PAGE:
• Find out about members' skills, interests, and connections. Some of the best way to determine skills, interest and connections is to talk to the members of the community about their interests and activities. You may be surprised by what hidden tools your community can provide. For example, someone might have media experience while another member may like to talk on the phone. Maybe a member has a connection to a local politician. Finding out and utilizing the skills your community provides are key to creating a great movement in your area.
  • Define positions and responsibilities. Create ways to foster accountability. Some examples of positions may include coordinators for media, fundraising, event planning, and recruitment. It is important to understand that while most people are excited to dedicate some of their time to participating in community outreach and organizing, they are volunteers who might realistically have limited time to dedicate to the movement. Understanding and respecting people's lives and limitations is key to effective community organizing.

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A coalition is a group of organizations and individuals working together for a common purpose. There are two types of coalitions:

1) "One issue" or event coalitions where all of the participants have agreed on one particular issue. The coalition is dissolved when the particular issue at hand has been solved or the event has been coordinated.

2) "Multi issue" coalitions have related issues. This more permanent type of coalition recognizes the value of mobilizing together for action over a longer time frame. To be effective, the "multi issue" coalition should have a date or multiple dates set for work to be completed. The coalition can always be reorganized and reconfigured if there is still a need for movement.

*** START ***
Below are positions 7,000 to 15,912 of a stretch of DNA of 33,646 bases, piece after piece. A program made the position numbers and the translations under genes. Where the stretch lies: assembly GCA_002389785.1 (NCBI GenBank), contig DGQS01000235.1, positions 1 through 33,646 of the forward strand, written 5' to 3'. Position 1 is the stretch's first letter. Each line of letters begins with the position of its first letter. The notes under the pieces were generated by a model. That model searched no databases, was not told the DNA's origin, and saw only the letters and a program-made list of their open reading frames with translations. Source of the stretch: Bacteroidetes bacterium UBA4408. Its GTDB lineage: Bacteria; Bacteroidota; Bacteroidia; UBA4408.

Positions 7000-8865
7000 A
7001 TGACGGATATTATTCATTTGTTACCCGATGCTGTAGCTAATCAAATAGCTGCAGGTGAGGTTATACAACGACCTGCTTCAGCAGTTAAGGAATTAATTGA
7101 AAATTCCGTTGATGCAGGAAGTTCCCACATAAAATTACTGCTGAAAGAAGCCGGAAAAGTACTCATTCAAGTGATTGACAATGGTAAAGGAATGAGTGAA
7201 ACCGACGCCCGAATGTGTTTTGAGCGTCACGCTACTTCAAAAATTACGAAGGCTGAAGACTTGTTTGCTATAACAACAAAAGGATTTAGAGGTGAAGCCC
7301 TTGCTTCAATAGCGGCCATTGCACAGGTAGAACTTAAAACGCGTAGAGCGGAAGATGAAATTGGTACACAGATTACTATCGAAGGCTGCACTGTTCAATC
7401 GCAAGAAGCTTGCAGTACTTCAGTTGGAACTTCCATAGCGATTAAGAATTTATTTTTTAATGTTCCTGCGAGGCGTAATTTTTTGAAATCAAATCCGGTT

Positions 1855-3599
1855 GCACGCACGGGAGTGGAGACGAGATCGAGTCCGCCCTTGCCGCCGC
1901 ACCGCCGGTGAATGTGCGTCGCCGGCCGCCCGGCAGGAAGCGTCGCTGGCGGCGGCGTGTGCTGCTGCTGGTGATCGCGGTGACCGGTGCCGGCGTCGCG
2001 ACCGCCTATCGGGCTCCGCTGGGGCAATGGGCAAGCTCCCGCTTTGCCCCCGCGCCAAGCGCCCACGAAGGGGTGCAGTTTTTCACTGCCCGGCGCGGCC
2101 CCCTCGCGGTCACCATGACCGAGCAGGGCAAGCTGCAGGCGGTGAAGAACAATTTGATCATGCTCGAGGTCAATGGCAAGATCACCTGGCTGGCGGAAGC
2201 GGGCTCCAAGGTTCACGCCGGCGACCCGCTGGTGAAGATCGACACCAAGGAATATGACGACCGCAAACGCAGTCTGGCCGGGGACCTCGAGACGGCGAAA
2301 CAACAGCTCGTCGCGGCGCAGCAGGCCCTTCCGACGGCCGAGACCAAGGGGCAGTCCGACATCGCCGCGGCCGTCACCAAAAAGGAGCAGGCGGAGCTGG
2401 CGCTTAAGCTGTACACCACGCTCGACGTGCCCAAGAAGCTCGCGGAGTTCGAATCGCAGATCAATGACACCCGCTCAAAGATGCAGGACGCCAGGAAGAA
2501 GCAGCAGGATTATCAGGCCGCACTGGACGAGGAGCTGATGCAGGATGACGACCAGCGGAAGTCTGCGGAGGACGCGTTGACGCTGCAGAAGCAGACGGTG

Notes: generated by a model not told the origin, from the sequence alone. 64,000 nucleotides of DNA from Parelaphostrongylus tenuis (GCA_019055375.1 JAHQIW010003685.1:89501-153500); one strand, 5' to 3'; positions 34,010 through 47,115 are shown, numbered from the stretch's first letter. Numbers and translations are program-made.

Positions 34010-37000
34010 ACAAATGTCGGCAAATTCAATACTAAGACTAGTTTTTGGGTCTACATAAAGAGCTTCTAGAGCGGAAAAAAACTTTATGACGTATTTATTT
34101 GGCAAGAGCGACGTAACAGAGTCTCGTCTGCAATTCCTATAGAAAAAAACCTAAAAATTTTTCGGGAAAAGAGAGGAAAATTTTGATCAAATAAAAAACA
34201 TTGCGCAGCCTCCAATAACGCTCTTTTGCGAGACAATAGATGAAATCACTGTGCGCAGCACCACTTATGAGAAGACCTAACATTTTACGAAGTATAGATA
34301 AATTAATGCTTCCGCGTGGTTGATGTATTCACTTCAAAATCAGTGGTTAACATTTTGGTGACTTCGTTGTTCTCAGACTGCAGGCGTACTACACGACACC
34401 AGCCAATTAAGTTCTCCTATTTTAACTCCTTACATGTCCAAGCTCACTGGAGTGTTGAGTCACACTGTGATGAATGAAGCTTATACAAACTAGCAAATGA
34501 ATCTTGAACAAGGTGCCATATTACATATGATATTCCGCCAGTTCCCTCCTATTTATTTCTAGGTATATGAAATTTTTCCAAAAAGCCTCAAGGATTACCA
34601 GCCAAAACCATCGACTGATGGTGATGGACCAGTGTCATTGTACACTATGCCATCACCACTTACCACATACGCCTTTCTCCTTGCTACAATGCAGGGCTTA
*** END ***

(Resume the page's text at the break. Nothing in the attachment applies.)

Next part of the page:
Coalition building is needed when one organization recognizes it alone does not have the technical capability or people power to have a real impact on an issue.

Coalitions assist in:

  • Setting priorities for action
  • Helping to identify specific data and the informational needs from other groups and agencies
  • Sharing resources and expertise
  • Broadening the development of new audiences
  • Improving the chances that the issue (or issues) will get coverage in the media


The self-interests of your own organization should be analyzed before asking other groups to join a coalition. Ask yourselves these questions:

  • What can be gained from joining with others?
  • Will the advantages outweigh the disadvantages?
  • How can we best communicate the demands of other groups to our members?


Continual assessment of your position as it relates to the position of others in your coalition is essential to creating an effective movement. Successful coalition building is contingent upon the following rules of commitment. These rules should help keep all groups on the same track.

  • Each organization must be committed to the problem.
  • Each organization must be committed to coordinate to solve the problem, not just gain public recognition.
  • Each organization must be committed to the belief that every other organization has the right to be involved.
  • Each organization must be committed to open communication.
  • Each organization must be committed to coalition recognition, not individual recognition.


In order to build a non-discriminatory world, we suggest the following principles and practices in our lives and in our work.


Power and privilege play out in our group dynamics and we must continually challenge when and how power and privilege play out in our practice.

We can only identify how power and privilege play out when we are conscious and committed to understanding how white supremacy, patriarchy, heterosexism and all other systems of oppression affect each one of us.

Developing an anti-oppression practice is lifelong work and requires a lifelong commitment. No single workshop is sufficient for learning to change one's behaviors.

Dialogue and discussion are necessary and we need to learn how to listen non-defensively and communicate respectfully if we are going to have effective anti-oppression practice.

Personal Practices

  • Challenge yourself to be honest and open and take risks to address racism, sexism, and homophobia head on.
  • When you witness or experience an abuse of power or oppression, interrupt the behavior and address it on the spot or later, either one on one or with a few allies; this is about ways to address oppressive behavior that will encourage change.